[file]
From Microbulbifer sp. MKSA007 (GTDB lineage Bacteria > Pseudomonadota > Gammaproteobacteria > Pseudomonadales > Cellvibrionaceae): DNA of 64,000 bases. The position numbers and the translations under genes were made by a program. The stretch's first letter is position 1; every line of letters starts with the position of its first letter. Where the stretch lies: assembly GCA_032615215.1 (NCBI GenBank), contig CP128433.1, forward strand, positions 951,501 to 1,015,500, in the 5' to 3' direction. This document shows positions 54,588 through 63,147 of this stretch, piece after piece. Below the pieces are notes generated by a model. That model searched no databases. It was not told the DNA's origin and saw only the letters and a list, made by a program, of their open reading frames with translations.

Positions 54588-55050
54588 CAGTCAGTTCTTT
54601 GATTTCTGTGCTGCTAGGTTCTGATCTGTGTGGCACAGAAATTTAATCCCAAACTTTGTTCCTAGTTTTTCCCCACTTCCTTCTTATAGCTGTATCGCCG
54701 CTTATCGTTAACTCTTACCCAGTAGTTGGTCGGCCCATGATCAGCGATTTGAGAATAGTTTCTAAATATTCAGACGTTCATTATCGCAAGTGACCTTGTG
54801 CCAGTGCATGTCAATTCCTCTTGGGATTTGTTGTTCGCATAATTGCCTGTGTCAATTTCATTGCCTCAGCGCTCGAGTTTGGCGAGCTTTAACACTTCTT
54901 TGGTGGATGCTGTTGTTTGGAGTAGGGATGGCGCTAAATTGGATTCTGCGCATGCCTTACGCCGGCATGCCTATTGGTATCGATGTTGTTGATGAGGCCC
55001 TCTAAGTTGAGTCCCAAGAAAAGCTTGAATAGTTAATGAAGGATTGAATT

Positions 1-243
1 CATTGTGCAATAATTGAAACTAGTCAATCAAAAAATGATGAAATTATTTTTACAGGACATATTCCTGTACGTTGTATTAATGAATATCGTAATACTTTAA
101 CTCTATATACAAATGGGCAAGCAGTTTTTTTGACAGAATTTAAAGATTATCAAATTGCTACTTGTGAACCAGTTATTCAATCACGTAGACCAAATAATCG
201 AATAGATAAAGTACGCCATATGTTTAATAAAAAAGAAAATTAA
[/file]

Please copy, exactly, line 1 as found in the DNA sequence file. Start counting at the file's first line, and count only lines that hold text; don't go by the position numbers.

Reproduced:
From Microbulbifer sp. MKSA007 (GTDB lineage Bacteria > Pseudomonadota > Gammaproteobacteria > Pseudomonadales > Cellvibrionaceae): DNA of 64,000 bases. The position numbers and the translations under genes were made by a program. The stretch's first letter is position 1; every line of letters starts with the position of its first letter. Where the stretch lies: assembly GCA_032615215.1 (NCBI GenBank), contig CP128433.1, forward strand, positions 951,501 to 1,015,500, in the 5' to 3' direction. This document shows positions 54,588 through 63,147 of this stretch, piece after piece. Below the pieces are notes generated by a model. That model searched no databases. It was not told the DNA's origin and saw only the letters and a list, made by a program, of their open reading frames with translations.